Centre Pompidou, Málaga

If you want to know about the start of Semana Santa (Holy Week) de Málaga 2018, you’ll have to go to Doré or Ron’s FaceBook page. There were nine processions today (Palm Sunday) starting at 9:30 am and going until 1:00 am Monday. As of this writing (Sunday, 21:30 pm), the souvenir of choice for boys nine years and less seems to be a drum; I cannot address the question of how many will make it home.

Le Centre Pompidou, Paris, was initiated by Georges Pompidou in 1977. The Málaga version is the first branch outside of France. The deal was cut in 2014 and was to end in 2020; the contract, in the last couple days, was extended another five years to keep the doors open until 2025. Because the Center is temporary, it has no permanent collection; everything almost is on loan from Paris.

The focus is modern art, in multiple disciplines: painting, sculpture, architecture, video, dance, from the Twentieth Century and later. The current exhibit is “Modern Utopias;” the audio guide was almost entirely long statements from modern artists about “what Utopia means to me.”

The word is another “Greek” word (like Pandemonium) that was made up by a non-Greek English writer. The early humanist Sir Thomas More used it as the name of a nonexistent island in his book Utopia, from ‘oú’ (not) and ‘tóttoc’ (place). Another perfectly good English word created from Greek pieces is ‘eutopia’, which uses the ‘eu’ prefix meaning good, as in eulogy and euphemism. Somewhere along the meandering 500-year path of English from the 16th century, utopia (i.e., no place) has taken the meaning of eutopia (i.e., good place). Perhaps because More’s humanist not-a-place sounds like a good place to live, but more realistically, it was because the English word ‘utopia’ sounds like the English word  ‘eutopia.’

I can’t accept the interpretations that “no place is a good place” or that “a good place is no place.”

That was probably more than you wanted to hear, too.

Since the artists didn’t attempt to explain their art, I won’t either. I think Dali said something like just because I don’t know what a painting means while I’m painting it doesn’t mean it has no meaning. And Picasso something about the critics trying to understand and explain ‘as though understanding were important.’ Neither of those are part of the “Modern Utopias” exhibit.

The rather idyllic painting by Picasso of a goat in a garden (that’s not quite the name) was done in 1956, while the Soviet suppression of the Hungarian Revolt was happening. Many artists, who had been dreaming of a socialist utopia, renounced any association with communism; Picasso did not. He had joined the French Communist Party just after WWII and kept his membership for the rest of his life.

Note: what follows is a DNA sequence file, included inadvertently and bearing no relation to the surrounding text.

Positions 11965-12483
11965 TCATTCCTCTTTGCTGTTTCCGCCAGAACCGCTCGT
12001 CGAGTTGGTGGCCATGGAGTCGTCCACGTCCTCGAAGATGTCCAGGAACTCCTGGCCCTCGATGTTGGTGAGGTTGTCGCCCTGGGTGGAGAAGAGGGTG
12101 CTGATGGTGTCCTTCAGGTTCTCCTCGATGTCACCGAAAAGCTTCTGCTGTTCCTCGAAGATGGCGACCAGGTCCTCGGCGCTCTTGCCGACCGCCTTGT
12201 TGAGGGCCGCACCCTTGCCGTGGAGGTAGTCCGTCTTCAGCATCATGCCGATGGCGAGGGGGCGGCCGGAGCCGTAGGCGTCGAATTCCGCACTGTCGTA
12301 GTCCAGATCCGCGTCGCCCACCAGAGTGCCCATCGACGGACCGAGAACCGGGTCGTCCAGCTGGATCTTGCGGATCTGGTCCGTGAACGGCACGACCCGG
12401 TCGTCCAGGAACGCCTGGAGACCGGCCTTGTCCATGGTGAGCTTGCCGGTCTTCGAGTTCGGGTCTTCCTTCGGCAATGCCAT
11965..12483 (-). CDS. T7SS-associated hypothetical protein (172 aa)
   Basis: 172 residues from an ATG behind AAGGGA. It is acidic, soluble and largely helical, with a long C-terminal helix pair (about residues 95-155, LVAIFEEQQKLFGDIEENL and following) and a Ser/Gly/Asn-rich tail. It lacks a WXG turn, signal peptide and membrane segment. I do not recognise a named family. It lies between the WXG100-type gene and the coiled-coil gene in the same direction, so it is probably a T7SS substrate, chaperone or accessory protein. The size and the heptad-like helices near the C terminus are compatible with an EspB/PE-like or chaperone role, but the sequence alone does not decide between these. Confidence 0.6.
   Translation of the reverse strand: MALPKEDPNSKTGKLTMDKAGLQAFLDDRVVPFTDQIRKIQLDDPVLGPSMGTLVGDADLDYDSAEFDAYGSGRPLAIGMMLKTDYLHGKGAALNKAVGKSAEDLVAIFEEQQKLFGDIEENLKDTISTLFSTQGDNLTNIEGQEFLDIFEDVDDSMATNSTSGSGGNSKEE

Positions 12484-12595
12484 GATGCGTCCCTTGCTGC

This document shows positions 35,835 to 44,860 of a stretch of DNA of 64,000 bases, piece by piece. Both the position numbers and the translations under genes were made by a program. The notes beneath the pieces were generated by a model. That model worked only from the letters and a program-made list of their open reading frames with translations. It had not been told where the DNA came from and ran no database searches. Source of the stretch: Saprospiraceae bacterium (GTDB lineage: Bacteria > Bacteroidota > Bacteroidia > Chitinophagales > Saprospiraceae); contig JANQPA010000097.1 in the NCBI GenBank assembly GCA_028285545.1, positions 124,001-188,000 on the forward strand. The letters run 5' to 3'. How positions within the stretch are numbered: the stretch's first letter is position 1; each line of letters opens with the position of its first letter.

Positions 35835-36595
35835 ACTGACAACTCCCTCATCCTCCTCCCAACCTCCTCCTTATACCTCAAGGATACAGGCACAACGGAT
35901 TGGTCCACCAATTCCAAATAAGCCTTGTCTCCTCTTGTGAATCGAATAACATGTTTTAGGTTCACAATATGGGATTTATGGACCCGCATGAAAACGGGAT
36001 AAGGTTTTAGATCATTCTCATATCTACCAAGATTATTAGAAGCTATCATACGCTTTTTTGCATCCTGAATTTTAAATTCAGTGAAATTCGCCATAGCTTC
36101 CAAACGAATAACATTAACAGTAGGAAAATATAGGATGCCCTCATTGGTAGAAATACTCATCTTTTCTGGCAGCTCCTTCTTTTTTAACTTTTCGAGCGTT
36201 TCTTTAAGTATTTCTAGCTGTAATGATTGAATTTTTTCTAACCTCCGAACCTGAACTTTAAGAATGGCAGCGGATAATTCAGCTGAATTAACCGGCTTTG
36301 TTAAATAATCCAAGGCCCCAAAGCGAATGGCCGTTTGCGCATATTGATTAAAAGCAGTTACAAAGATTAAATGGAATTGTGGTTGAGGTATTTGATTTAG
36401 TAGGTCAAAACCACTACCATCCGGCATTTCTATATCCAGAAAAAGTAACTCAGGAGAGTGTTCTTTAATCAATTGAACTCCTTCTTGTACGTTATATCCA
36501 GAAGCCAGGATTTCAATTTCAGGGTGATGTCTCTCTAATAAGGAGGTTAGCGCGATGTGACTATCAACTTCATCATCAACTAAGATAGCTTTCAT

For a couple biographical footnotes, the Fascist Franco regime controlled Spain for much of Picasso’s life and Picasso stayed in Paris during the Nazi occupation. He was questioned multiple times by the Germans; when asked if  ‘Guernica’ was his work, his response, so the story goes, was, “No, it’s yours.”

Somehow he managed to avoid being arrested. Given the restrictions the Soviets put on artists (see Museo Ruso,) I suspect they wouldn’t have been quite so tolerant, even of a Picasso.

This is a picture of Doré looking at a non-Picasso painting (or construction or something; oil on plywood.) It is Picasso-esque because, if you cross your eyes to get a 3-D image, Doré is shown in two profiles.

To describe a little and explain even less:

Haunting life-size individual but almost identical puppets stoically or passively or resignedly awaiting sentencing (done for Amnesty International) with three empty chairs, perhaps recently vacated, perhaps soon to be occupied, perhaps both;

Cute nearly life-size sheep, some without heads that could serve as benches;

Curious greater than full-sized full-size bed in a sardine can;

And inside the glass cube that is almost the only part of the Centre visible from street level. The cube has very quickly become iconic of Málaga, almost as iconic as La Farola, the Lighthouse with a 3+1 pattern repeated every 20 seconds, which has been there for 201 years.

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